When Sal Cesarani lost his wife of 49 years to carcinoid cancer in February, it was as if the light that led his way through life was snuffed out. But instead of giving into the grief, the award-winning designer set out to raise awareness and research funds for the illness that took her life.
This story first appeared in the November 17, 2011 issue of WWD. Subscribe Today.
“It got me motivated,” he said. “Everyone knows someone who is sick with cancer, but my Nancy got sick around Thanksgiving last year and, in two months, was totally consumed by it. We’ve got to stop this.”
So the designer created a unisex leather and chrome-plated bracelet that is being sold for $60 through his Web site, with all the proceeds going to the Caring for Carcinoid Foundation. The bracelet includes the initials N.M.C., which stand for No More Cancer, but also were his wife’s initials.
Cesarani produced a video about the project, also available for viewing on his site, cesarani.com. The video was written and co-produced with filmmaker Robert Ipcar and discusses how the research conducted for carcinoid enables doctors and scientists to uncover treatments for other, more common forms of cancer. “What are we going to do about it?” he asks on the video. “Some cancer research hasn’t been improved upon in years. Why do we allow this silent killer?”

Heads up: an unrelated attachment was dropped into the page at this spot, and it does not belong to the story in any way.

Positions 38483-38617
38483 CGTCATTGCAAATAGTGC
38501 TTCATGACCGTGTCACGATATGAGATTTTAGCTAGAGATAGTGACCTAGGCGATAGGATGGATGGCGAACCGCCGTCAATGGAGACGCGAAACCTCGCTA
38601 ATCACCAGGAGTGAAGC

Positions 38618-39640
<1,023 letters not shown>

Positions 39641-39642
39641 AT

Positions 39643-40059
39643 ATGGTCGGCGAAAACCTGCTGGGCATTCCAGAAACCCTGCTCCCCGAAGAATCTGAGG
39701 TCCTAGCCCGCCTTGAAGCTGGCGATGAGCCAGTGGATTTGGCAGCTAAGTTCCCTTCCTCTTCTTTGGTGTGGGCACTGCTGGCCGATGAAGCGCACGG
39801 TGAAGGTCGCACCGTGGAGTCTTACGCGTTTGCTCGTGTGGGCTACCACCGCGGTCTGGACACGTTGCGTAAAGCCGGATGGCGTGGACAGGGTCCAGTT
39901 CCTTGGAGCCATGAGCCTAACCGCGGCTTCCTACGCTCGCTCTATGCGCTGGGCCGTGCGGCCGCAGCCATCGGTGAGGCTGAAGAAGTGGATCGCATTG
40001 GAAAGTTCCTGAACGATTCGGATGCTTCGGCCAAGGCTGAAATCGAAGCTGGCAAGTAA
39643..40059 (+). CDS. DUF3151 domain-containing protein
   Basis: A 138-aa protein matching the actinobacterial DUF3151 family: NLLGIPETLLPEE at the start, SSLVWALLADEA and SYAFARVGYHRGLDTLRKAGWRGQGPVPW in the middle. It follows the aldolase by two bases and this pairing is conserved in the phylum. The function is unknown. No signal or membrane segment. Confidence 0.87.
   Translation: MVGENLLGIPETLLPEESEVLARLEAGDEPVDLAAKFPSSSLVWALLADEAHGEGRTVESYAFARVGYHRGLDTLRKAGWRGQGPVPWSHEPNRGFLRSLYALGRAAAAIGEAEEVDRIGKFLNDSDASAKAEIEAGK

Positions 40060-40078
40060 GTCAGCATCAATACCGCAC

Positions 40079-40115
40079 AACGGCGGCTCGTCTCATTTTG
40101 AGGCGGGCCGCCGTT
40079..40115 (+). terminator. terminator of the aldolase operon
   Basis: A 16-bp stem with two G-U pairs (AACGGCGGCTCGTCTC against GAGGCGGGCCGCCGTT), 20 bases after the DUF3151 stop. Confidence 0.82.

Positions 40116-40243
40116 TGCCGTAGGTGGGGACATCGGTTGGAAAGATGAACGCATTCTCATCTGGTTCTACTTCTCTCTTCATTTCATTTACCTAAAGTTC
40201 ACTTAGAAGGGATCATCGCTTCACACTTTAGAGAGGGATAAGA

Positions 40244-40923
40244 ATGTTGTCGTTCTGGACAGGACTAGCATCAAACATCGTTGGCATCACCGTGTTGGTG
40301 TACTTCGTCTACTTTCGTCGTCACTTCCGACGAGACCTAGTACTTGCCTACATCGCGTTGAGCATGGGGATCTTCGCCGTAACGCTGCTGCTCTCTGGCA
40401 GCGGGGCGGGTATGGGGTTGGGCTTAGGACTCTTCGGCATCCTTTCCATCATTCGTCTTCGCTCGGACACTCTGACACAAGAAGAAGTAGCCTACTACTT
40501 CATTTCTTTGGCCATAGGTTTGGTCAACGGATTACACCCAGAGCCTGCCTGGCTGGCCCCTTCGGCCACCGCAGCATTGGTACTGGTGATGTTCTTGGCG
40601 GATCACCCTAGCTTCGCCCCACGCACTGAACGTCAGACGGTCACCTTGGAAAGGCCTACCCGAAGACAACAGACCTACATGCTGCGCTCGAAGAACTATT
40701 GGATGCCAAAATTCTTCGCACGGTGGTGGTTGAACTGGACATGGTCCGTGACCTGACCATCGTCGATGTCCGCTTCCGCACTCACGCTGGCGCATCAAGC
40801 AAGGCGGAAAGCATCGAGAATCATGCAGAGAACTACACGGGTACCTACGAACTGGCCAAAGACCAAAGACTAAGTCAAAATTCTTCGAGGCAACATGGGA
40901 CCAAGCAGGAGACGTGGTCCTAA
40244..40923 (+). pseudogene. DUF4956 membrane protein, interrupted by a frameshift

“It’s pretty amazing to think that 7.6 million people die of cancer each year,” he said on the Web page. “Just out of nowhere, it came into our lives and stole my wife Nancy away. You don’t really know what those 7.6 million people and their loved ones are going through until it affects you personally. For me, a cure for cancer — and carcinoid, in particular — cannot come soon enough.”
Lauren Erb, executive director of Caring for Carcinoid, said the bracelet helps acknowledge the work the group is doing to discover a cure for neuroendocrine cancers. This type of cancer is what killed Apple chief Steve Jobs, she said, but most people believe it was pancreatic cancer.
Erb said there is “an exciting research program” on the disease being conducted at Johns Hopkins in Baltimore, and she expects Cesarani to “parlay that into another video.”
Nancy Marie Cesarani was 71 years old.